BOB ROSS, HE’S NOT: If you are headed out to Gerald Peters Gallery to take in “Tony Foster: Searching for a Bigger Subject,” you owe it to yourself to read this recent feature on the artist in The Wall Street Journal. The story talks with the English painter about the daring adventures he endures in order to capture some of the world’s natural wonders in watercolors.
While painting on location, he’s been saved by sherpas on Mount Everest, nearly died from dehydration in Death Valley and been swarmed by wild pigs in Costa Rica. The results of this Indiana Jones-style thrill-seeking are actually serene, majestic watercolor paintings that the artist has compiled into the book Painting at the Edge of the World (University of Washington Press, $75). You can see examples of his work here.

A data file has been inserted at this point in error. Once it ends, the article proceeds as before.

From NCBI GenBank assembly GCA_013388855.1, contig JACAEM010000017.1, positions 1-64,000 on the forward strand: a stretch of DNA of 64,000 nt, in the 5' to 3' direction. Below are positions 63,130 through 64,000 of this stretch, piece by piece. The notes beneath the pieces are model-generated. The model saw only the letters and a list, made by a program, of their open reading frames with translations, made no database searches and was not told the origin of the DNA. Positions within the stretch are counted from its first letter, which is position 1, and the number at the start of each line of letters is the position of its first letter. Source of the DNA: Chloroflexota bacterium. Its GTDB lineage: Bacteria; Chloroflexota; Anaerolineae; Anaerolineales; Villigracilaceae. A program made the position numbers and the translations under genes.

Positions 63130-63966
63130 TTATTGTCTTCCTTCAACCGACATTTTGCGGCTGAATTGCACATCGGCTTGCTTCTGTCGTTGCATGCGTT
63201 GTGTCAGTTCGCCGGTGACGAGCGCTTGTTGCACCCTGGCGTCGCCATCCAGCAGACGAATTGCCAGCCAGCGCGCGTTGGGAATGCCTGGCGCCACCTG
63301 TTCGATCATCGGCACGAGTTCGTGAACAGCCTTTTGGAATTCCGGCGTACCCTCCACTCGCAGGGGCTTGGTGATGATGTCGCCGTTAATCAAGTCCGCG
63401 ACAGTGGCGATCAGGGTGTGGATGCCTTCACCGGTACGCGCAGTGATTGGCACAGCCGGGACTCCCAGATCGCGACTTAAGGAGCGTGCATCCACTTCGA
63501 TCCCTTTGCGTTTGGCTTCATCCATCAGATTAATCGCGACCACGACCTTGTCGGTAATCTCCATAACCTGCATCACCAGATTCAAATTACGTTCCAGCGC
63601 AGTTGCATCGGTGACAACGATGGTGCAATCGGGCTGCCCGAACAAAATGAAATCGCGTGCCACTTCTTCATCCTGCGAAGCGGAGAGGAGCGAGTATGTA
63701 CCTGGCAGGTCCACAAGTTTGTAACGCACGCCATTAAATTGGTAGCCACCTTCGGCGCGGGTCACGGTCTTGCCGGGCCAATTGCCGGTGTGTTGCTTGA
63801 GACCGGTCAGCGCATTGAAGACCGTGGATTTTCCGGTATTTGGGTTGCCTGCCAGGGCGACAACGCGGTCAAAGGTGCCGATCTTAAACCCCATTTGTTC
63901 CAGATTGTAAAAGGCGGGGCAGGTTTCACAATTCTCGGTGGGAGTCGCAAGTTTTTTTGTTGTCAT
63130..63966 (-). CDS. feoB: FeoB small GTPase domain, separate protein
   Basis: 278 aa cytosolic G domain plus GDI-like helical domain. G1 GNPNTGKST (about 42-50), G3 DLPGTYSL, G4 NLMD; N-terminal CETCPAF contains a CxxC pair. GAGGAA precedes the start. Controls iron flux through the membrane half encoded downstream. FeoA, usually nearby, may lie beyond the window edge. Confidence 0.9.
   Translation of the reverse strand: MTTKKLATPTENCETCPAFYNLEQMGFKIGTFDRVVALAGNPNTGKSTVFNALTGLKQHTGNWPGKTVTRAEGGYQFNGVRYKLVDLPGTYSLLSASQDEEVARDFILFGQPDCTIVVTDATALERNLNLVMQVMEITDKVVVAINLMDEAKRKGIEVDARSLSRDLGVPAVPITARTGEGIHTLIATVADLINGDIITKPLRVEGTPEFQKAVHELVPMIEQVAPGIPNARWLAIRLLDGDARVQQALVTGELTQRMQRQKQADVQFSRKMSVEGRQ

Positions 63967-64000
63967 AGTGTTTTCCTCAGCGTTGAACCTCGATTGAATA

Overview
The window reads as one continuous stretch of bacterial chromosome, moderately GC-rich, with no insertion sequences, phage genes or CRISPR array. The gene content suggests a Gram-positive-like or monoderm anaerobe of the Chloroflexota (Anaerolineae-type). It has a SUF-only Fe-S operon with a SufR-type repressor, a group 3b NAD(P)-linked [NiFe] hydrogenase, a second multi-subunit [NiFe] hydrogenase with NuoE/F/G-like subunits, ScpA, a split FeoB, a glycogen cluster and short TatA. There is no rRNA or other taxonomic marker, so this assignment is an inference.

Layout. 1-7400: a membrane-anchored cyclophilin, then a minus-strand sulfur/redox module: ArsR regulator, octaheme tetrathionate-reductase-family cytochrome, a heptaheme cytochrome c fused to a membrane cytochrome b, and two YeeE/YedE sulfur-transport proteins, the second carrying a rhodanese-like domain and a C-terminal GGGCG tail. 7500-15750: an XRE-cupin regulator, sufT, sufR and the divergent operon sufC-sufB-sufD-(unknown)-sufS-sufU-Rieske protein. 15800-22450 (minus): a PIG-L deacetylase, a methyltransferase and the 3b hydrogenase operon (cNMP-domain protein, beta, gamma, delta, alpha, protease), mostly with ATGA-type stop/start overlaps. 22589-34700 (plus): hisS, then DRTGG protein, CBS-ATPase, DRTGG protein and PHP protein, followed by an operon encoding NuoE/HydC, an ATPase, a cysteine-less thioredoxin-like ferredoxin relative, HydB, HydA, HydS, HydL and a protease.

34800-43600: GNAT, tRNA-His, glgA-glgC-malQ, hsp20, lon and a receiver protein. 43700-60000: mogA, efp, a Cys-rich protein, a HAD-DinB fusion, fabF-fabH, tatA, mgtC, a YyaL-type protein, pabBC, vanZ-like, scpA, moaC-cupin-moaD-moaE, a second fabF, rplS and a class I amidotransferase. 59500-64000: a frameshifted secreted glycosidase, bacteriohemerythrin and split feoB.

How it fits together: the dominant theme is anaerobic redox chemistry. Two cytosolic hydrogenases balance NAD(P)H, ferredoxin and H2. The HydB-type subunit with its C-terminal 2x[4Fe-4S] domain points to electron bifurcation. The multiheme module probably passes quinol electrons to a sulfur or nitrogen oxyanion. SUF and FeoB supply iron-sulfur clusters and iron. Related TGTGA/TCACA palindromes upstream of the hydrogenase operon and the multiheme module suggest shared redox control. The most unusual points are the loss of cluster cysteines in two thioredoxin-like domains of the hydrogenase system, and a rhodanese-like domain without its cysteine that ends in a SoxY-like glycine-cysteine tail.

The show at Gerald Peters runs through Feb. 14.
HOW’D THEY GET THAT?: Jana H. over on the Amon Carter Museum blog points us to a post on the Brooklyn Museum’s blog (still with me?) about how art enters that museum’s collection. Jana says the process is very similar to the way things work at Amon Carter, so if you have ever been curious about museums acquire their collections, be sure to check it out. It’s a good behind-the-scenes look.
Among the interesting nuggets is the admission that the museum can’t accept a piece from a donor unless the donor is also willing to foot the bill to have it installed. I suppose that’s fair enough. Otherwise, it’d be like giving your kids tickets to circus but telling them they’ve got to find their own way there.